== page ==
It's likely that Alabama will be ranked No. 1 when it visits Duke. The Tide appears to be a clearcut No. 1 pick in most preseason polls, a ranking they'll have to hold by winning their first two games (both at home) versus San Jose State and Penn State. Meanwhile, the Blue Devils will have two games to play before the big showdown - Elon at home and at Wake Forest.

"Obviously, the week before we've got a conference game," Cutcliffe said. "The conference games are a whole lot more important to us than any non-conference game we'll ever play. I think there is a perspective the players will have. We open up with a good Elon team - (an FCS) playoff team and I think everybody realizes that gap has closed."

Still, it's hard not to project just how big the Alabama visit will be. To provide a little historical perspective:

--- It will be just the fourth time that the defending national champion has played in Durham. Duke beat 1937 champion Pitt in the famous 7-0 snow game in 1938; lost 7-0 to '51 champ Tennessee in 1952; and lost 17-6 to 1990 co-champ Georgia Tech in 1991.

Duke is 2-9 overall against the defending national champion. In addition to the 1938 Pitt win, the Blue Devils knocked off 1954 champion Ohio State 20-14 in Columbus in 1955. Other losses include 1945 and 1946 to Army (which won the titles in 1944-45), the 1958 Orange Bowl loss to Oklahoma (which won the 1956 title); the 1975 season-opening loss to 1974 champion Southern Cal; a loss to '81 champ Clemson in 1982; and losses to Florida State in 1994 and 2000 in the years after their two titles.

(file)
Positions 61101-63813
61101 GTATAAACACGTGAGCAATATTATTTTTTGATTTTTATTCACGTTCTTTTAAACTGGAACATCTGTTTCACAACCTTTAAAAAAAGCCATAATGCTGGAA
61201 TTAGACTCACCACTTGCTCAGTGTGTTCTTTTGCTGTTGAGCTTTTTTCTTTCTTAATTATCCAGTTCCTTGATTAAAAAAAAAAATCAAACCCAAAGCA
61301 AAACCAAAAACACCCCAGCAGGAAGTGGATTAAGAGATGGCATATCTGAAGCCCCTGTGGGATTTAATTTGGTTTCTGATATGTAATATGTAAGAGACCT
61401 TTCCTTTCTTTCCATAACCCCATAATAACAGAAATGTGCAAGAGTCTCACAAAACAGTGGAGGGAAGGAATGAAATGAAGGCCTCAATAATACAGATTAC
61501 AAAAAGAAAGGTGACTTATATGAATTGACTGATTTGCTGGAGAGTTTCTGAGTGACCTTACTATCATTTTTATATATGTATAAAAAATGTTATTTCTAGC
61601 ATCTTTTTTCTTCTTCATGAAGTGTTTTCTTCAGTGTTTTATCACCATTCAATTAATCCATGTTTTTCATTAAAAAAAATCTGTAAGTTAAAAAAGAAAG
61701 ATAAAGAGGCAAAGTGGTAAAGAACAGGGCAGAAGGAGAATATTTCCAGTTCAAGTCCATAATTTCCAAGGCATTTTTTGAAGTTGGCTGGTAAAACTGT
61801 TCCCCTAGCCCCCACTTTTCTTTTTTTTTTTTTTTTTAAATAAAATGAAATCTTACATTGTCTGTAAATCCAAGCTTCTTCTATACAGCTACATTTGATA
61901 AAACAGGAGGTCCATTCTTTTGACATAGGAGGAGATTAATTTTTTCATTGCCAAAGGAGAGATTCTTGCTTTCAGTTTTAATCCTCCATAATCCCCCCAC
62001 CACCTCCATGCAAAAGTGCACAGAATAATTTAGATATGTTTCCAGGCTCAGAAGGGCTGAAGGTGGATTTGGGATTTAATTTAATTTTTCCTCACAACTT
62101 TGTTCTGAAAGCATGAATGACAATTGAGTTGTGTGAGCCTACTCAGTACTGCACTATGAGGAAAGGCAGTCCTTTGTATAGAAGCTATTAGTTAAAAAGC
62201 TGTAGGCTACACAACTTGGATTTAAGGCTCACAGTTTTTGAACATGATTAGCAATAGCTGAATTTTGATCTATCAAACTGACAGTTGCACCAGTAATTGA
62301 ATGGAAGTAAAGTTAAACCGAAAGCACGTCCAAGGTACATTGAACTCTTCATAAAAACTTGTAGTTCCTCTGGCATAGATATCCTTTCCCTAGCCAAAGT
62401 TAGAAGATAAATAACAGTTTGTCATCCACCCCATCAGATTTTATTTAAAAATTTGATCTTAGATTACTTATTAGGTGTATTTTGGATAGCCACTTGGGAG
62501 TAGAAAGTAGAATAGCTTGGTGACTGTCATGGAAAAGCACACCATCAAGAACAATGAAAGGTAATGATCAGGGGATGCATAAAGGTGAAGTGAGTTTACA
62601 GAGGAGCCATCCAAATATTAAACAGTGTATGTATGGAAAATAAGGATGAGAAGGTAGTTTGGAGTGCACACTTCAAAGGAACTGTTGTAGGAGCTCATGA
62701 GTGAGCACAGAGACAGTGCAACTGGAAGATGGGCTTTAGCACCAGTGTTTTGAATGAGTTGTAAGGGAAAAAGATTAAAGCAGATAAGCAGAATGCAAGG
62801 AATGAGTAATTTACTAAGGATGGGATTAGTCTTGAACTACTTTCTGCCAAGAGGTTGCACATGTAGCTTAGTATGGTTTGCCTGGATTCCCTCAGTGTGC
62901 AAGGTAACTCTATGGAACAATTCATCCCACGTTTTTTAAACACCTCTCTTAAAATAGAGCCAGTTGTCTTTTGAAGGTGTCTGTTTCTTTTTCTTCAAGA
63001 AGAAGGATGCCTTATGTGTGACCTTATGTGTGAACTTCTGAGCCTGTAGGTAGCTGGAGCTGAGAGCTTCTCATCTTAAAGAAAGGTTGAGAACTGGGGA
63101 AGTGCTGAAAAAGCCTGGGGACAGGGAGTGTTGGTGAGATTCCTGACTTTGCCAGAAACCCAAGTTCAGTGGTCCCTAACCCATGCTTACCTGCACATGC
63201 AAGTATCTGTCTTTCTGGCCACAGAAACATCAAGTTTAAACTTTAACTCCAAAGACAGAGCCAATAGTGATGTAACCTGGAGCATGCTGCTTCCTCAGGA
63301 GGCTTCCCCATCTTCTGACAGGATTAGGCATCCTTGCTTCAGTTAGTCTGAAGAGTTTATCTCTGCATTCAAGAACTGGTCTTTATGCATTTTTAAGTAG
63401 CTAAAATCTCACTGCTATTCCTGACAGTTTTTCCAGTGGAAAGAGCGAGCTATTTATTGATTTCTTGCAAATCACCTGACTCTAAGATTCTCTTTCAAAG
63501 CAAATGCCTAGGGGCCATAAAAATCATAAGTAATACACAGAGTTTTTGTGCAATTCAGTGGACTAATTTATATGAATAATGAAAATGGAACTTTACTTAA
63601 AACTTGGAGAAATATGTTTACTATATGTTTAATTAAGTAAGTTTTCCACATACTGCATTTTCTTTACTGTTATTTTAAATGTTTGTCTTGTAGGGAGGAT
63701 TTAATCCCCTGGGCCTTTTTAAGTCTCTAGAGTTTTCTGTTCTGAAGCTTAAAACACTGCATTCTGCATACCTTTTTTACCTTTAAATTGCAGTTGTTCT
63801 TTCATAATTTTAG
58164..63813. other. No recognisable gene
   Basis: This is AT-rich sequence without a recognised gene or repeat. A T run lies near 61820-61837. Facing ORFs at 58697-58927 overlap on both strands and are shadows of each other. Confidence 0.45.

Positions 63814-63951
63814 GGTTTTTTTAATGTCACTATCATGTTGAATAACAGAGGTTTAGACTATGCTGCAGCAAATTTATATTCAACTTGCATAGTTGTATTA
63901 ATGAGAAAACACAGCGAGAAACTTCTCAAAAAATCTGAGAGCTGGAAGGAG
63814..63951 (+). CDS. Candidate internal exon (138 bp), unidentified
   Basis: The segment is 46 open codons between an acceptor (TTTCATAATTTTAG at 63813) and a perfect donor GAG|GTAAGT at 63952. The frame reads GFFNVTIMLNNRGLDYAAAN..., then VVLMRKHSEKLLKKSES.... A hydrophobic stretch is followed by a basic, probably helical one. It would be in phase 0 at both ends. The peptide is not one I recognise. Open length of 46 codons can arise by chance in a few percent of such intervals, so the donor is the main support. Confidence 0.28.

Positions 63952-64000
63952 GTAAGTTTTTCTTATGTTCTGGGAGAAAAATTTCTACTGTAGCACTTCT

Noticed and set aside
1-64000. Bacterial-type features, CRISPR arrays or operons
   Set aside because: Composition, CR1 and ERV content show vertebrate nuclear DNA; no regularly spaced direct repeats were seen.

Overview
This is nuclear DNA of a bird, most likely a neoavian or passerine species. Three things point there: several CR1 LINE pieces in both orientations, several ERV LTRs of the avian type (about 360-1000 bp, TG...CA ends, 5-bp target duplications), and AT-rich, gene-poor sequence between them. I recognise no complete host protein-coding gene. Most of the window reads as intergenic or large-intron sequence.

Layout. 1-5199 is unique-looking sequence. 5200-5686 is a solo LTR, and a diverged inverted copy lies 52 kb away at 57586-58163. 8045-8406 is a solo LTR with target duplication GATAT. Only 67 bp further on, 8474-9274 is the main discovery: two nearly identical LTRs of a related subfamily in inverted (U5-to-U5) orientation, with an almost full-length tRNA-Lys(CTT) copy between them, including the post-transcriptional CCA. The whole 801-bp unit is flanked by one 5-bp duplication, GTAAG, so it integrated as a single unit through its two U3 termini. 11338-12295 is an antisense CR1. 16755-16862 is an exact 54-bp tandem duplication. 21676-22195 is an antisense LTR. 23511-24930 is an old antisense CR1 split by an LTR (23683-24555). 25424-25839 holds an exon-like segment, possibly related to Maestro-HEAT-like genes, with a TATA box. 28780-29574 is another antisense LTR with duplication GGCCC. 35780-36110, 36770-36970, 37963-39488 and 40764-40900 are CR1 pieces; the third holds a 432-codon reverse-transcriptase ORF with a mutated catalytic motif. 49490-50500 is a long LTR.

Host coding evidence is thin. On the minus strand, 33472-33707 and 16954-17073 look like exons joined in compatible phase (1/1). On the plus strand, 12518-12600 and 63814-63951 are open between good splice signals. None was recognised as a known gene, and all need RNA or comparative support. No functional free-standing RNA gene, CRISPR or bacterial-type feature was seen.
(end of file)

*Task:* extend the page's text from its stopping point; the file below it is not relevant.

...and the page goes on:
--- Assuming Alabama holds onto its preseason ranking, it will be just the third time the No. 1 ranked team has played in Durham. Duke lost both previous games - 10-0 to No. 1 Pitt in 1937 and 45-7 to Florida State in the 1993 opener.

Overall, Duke is 0-10 against teams ranked No. 1.

--- It will be the first time a reigning Heisman Trophy winner, Alabama running back Mark Ingram, has played in Durham.

Amazingly, Duke has faced the reigning Heisman winner twice before. In 1946, Duke faced Army fullback Doc Blanchard, the 1945 winner (his teammate Glenn Davis would win in 1946) in New York City. And in 1964, Duke faced Navy quarterback Roger Staubach in Annapolis a year after he won it as a junior in 1963.